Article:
Beware of email phishing

Phishing is a type of online scam when malicious users send you an email, saying that they’re representatives from high-profile websites like eBay, Facebook or Amazon. They claim that there’s a problem with your account, and that you should send them your username and password for verification. The fact is that, even if there was a genuine issue with your account, these companies would never ask for your password. You should ignore these phishing emails and sweep them into your spam box.

It all comes down to common sense when you’re dealing with email security issues. If you’re looking to secure your business emails, give us a call today and see how we can help.

Published with permission from TechAdvisory.org. Source.

Topic Security
March 19th, 2015

Security_Mar18_BWith the threat of sophisticated intrusion on the rise, there has never been a more important time to be vigilant about IT security. Whether it’s selecting a difficult-to-guess password and then changing it frequently, or remembering to properly log out of social networking sites when using a shared computer, there are plenty of simple steps we can all take to better protect ourselves online. Nowhere is this more vital than when using online banking systems or mobile payment portals. If you’re a user of peer-to-peer payment provider Venmo, you’ll be pleased to hear the service just gave you the benefit of extra security protection.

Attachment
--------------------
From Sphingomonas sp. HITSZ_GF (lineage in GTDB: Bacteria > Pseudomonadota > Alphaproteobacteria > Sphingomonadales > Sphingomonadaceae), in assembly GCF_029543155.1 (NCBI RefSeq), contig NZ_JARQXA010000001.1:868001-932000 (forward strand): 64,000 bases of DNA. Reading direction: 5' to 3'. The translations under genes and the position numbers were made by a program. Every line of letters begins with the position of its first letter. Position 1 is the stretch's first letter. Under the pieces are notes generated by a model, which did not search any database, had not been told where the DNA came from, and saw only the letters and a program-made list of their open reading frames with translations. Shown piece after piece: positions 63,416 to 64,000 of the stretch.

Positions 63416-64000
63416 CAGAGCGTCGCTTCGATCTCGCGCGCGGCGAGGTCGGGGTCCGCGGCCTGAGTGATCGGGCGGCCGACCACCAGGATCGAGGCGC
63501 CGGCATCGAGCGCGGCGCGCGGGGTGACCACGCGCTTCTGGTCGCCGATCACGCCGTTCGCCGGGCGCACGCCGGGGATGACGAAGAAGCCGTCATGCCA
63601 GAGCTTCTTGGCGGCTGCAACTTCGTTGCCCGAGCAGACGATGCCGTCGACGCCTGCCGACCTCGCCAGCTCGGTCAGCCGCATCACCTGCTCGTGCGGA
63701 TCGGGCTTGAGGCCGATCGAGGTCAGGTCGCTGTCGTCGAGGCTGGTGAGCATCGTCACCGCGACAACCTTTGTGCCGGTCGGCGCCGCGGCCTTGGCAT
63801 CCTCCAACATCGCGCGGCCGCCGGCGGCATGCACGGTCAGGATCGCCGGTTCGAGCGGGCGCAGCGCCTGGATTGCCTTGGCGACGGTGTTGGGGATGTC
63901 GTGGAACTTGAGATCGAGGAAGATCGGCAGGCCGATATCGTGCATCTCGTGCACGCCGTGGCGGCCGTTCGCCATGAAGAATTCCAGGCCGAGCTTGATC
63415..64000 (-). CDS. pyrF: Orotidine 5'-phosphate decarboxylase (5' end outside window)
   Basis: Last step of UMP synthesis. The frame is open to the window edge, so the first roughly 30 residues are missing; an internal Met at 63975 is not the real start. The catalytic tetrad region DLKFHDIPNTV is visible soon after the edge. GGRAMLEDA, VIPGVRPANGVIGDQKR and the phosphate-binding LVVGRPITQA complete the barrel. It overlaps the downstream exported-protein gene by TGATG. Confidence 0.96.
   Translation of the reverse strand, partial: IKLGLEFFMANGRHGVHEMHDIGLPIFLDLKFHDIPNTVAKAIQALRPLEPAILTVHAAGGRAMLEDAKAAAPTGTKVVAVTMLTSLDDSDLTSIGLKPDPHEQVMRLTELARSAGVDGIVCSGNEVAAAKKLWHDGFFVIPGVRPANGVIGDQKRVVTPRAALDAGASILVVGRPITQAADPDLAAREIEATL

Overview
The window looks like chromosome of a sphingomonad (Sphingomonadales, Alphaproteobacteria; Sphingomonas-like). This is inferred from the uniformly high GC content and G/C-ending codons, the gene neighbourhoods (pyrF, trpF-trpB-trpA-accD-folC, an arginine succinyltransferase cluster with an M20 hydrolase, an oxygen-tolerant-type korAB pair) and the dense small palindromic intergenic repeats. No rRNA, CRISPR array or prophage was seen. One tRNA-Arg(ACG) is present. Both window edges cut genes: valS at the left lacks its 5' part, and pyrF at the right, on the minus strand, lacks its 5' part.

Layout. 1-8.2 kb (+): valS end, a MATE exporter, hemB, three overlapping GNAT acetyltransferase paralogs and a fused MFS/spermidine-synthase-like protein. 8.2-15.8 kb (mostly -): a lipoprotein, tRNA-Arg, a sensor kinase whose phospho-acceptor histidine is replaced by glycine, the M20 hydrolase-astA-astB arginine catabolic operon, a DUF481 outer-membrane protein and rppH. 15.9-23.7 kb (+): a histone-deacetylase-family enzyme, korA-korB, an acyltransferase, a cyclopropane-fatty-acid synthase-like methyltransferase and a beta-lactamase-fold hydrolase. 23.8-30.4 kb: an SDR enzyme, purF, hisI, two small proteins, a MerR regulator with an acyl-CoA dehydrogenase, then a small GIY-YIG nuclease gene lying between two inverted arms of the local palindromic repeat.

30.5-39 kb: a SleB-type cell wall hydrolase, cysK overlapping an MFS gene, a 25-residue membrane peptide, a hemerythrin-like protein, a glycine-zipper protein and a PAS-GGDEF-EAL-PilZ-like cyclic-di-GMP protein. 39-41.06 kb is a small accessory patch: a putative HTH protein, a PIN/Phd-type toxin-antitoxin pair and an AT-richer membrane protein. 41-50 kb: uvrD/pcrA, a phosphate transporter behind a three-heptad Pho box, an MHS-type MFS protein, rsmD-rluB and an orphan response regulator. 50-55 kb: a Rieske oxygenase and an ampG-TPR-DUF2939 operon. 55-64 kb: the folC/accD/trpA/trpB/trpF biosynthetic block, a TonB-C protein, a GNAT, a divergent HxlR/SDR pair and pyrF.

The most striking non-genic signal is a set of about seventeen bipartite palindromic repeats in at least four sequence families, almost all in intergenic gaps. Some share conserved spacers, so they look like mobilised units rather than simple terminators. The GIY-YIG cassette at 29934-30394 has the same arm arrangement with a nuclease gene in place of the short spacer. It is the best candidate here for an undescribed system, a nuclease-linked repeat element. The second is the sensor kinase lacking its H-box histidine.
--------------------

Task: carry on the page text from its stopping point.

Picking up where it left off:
The Venmo platform is known for its convenience and ease of use, and is commonly used to split the cost of drinks, dinner, taxis and the like. The app is now adding a raft of new security-focused features, in response to criticism of its record for ensuring the security of its customers and their financial transactions.

Back in February, a Venmo user discovered his account had been hacked and used to withdraw almost $3,000 from his credit card. The intruder had also thought to change the email address associated with the Venmo account and to disable notifications of payments, but Venmo did not tell the genuine user about the changes that had been made. Venmo was decried for letting basic lapses in security exist in its trendsetting platform.

Now the service is doing what it can to pick up the pieces and up the ante on the security front. The most obvious change is to incorporate automatic email notifications when changes are made to the basic personal details associated with a Venmo account - a feature which many believe should have been built in from the word go. But the app will also add multi-factor authentication, another name for the two-step verification that can be enabled within Google Apps and other services. This feature makes it more difficult for would-be intruders to gain access to your account, even if they manage to get hold of your password.